I understand that like The Hunger Games, Divergent is not meant to be a literary masterpiece, but even then I believe there is a certain amount of responsibility the author has toward the audience. I think the biggest difference is that Collins’ characters are compelling, while Roth’s writing style is too erratic to convey consistent, complex characters.The forced style of the writing leads to the forced feel of the characters and the mass inconsistencies in their personalities. While Collins succeeds in infiltrating Katniss’ head, Tris’ thoughts seem forced.

*spoilers below*

The forced style of the writing also contributed to an inability to properly convey emotional complexities and difficult topics within the work, such as depression, suicide, and abuse. There is a certain responsibility an author holds when delving into such subjects, and, frankly, Roth’s sloppy portrayal trivialized them. Al’s suicide is portrayed as “cowardice” and “selfish,” which is a rather general blanket to be throwing over such a complex and multi-faceted issue. Likewise, Four’s abuse is trivialized in Tris’ extreme reaction to his father, meddling in something that is not her business.

The relationship between Tris and Four is also problematic, falling into the same trap that so many other young adult novels fall into: Tris is a girl, Four is a boy, therefore they must be destined for each other. Tris spends half her time with Four thinking about how hot he his and how much his muscles ripple. The only attraction for him seems to be that she came from the same faction he did. When they do finally get together, they spend more time making out than talking, leading me to believe their attraction to be purely physical. There is also a weird, repeated mention by other characters that Four is “too old” for Tris, because God forbid an 18-year-old boy fall for a 16-year-old girl.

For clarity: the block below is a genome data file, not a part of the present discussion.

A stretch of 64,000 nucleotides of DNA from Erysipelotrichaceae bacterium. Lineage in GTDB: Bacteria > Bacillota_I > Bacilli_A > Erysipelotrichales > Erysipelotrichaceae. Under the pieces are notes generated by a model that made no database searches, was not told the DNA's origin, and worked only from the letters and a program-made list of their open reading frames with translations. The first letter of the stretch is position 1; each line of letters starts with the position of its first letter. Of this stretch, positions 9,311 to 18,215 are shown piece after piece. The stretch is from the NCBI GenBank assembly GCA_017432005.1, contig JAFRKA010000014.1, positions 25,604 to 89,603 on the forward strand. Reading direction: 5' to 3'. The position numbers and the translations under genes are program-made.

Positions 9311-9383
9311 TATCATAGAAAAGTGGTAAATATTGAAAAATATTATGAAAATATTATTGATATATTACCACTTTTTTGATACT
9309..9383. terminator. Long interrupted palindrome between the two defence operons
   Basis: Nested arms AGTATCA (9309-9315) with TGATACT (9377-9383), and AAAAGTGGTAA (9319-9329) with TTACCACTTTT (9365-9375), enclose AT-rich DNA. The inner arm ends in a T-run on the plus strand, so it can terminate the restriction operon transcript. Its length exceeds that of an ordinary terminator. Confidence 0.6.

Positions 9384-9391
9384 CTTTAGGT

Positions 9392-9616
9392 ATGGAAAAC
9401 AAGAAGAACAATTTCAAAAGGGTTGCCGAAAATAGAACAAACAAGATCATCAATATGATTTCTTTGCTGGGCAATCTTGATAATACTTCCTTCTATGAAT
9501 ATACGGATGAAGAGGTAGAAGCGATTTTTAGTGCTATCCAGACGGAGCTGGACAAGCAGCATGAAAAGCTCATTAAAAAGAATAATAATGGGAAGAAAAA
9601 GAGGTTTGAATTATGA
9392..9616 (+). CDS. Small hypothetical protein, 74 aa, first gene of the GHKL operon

I haven’t even mentioned the fact that there appeared to be no plot in this book until the last ten pages. Roth drills her readers through pages and pages of Tris going through Dauntless training camp, lulling the reader into believing there is a semblance of a plot without actually creating one. The title of the novel is Divergent, and as readers we learn early on that Tris is Divergent, and that Divergence is special and dangerous, but we never learn why. Roth attempts to weave a significance around the word that ultimately fails when the reader realizes he or she has no idea what that significance is past multiple characters making reverent mentions of the word. These last two points, more than anything, frustrated me, because even if your characterization is sub-par (which is generally the case with young adult novels), you should be able to crank out a half decent plot.

In conclusion, I do not recommend reading these books. If you want The Hunger Games, turn to them. You will find a much more constructive narration and compelling characterization there.